One must specialize in order to be good at something. This statement is quite often used as an argument against polyglot programming. And while the statement in itself is very true, there is an open question of how narrow a succesful specialization should be. Nobody is a master at every language he knows. That is not the point. We learn more languages because we want to be better software developers. We want to have broader views, know strengths and weeknesses of the languages we know by comparing them to new ones. Besides that, keeping up-to-date knowledge in more than five languages is virtually impossible.
At some point, after mastering several languages, a programmer may already know most of the features a language can have. What's the point of learning another language by then...? Well, it's not about language features. We learn new stuff to have more and more tools in our toolboxes. Knowledge of many language features is helpful when learning next languages, but this doesn't mean another language isn't worth learning. A language may have similar features to the one you already know, but it may have a better syntax, a different target platform or some detail, which makes it more suitable for a particular use case.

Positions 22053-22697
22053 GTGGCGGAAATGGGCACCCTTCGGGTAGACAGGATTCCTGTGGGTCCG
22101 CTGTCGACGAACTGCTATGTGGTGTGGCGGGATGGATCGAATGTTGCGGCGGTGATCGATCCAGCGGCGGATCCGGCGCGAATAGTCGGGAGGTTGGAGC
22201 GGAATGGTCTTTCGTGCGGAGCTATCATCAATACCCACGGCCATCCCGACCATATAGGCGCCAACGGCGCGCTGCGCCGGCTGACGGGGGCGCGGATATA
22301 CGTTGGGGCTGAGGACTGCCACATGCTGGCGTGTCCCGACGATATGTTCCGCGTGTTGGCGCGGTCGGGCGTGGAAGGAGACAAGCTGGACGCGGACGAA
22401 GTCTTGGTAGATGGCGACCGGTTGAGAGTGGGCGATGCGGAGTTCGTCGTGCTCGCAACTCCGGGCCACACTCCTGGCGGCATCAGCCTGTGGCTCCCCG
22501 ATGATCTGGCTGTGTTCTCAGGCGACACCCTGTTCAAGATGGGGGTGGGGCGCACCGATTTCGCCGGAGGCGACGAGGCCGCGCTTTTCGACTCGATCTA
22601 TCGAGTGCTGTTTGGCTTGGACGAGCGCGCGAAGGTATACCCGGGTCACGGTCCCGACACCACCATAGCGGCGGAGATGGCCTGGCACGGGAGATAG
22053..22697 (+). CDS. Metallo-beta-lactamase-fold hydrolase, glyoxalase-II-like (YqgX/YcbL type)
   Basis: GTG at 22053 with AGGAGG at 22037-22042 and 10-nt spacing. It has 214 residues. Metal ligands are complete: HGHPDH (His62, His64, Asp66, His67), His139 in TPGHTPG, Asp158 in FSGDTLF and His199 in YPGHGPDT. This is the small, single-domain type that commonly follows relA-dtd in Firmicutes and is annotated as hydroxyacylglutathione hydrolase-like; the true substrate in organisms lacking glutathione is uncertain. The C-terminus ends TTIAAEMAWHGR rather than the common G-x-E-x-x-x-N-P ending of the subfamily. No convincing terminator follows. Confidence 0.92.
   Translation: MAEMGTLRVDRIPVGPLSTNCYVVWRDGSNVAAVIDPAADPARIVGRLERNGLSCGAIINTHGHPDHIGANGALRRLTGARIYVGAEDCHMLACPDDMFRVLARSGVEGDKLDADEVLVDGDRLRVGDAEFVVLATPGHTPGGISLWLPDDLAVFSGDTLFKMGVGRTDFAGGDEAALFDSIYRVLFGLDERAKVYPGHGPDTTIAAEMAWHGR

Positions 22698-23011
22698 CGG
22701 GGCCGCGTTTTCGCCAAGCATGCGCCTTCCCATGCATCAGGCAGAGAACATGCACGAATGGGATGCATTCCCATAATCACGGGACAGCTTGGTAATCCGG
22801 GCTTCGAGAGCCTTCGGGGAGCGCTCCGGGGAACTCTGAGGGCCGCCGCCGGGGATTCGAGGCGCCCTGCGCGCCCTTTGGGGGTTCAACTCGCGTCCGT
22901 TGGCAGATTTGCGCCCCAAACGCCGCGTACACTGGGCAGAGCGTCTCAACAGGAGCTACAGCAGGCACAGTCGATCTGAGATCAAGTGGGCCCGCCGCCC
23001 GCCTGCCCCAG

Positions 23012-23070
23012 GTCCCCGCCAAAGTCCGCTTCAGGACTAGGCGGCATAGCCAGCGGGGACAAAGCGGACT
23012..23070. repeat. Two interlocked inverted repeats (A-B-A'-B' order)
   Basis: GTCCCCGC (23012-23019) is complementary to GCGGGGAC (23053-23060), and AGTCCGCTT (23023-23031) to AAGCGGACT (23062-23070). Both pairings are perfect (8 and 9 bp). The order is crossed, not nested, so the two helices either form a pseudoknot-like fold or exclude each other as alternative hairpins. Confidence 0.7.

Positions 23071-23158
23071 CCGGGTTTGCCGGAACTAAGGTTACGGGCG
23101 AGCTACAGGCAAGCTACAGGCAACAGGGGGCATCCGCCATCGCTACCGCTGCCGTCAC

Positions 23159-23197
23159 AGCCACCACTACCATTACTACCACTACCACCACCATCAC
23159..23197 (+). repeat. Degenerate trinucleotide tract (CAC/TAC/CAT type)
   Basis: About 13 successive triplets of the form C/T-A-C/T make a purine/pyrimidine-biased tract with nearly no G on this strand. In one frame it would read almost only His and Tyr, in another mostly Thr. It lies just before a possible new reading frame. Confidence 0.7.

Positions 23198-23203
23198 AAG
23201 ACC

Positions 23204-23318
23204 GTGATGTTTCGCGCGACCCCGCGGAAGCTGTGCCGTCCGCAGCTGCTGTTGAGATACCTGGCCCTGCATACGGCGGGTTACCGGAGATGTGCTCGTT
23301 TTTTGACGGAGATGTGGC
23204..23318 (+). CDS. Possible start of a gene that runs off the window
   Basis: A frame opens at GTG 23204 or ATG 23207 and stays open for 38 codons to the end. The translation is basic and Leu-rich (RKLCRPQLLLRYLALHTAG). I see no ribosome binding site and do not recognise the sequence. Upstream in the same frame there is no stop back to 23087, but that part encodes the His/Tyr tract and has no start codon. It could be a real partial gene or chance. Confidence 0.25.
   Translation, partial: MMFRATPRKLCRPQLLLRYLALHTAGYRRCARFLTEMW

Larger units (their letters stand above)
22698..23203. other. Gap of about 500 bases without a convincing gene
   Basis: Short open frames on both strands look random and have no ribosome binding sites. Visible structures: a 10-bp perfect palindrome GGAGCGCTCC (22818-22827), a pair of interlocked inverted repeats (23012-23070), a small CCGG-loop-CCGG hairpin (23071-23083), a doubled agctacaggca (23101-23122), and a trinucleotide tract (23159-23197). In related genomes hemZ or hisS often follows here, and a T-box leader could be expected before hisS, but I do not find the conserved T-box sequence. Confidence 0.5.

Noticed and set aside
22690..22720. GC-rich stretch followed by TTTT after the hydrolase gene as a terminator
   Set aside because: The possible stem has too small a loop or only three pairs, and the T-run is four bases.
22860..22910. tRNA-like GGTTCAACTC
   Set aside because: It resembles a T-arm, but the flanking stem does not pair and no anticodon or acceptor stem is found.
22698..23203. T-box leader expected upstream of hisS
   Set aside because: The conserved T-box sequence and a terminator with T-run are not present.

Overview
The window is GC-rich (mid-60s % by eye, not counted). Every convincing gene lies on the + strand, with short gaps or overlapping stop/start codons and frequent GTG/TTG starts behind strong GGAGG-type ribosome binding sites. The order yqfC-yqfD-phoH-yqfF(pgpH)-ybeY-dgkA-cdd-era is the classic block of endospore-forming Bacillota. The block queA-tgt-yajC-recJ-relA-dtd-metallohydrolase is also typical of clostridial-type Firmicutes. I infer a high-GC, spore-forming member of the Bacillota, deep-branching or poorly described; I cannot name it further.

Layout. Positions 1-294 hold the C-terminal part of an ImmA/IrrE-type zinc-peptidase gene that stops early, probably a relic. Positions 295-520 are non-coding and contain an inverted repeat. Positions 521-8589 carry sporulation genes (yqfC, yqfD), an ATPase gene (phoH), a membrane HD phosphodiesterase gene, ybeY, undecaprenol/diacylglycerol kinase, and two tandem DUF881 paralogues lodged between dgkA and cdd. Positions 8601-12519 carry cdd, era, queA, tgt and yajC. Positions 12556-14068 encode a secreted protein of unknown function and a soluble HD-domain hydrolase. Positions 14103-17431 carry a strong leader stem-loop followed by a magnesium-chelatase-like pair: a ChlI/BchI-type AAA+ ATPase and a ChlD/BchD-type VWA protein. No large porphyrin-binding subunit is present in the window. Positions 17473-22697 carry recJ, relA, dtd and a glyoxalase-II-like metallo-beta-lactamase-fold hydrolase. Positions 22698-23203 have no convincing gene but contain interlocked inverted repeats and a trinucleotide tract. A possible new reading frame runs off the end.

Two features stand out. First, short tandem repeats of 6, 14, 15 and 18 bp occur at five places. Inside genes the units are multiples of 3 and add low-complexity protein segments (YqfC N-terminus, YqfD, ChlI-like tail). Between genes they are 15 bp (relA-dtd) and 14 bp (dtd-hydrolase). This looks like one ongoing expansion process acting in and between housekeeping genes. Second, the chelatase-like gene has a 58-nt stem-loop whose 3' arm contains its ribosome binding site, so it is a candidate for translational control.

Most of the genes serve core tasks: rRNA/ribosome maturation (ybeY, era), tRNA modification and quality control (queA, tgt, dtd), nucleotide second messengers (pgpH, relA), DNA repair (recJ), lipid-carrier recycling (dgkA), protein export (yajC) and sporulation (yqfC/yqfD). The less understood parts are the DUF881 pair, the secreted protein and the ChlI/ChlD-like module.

Another reason for not learning another language could be that languages are easy to learn in comparison with frameworks. In other words—learning a framework takes more time than learning a language. This is true for commercially standardized frameworks with very long specifications (e.g. EJB), yet there are many frameworks, which require very little learning and almost no configuration. All thanks to the concept called Convention over Configuration (CoC), popularized by Ruby on Rails (RoR) framework. Today's frameworks learn from each other and adopt the same good solutions. Generalized learning skill is also applicable in here.
Choosing The Next Language
So, you're a programmer with experience of a year or two and you use one programming language. What should you do next? There are so many options out there...
My advice is to take a look at programming paradigms on Wikipedia and choose something that is totally different from what you already know. If you know an imperative language, pick a declarative one. If you know meta-programming with reflection, try a language with template meta-programming. Choose a language with different model of concurrency, different features of the type system, different overall complexity, and even different target platform.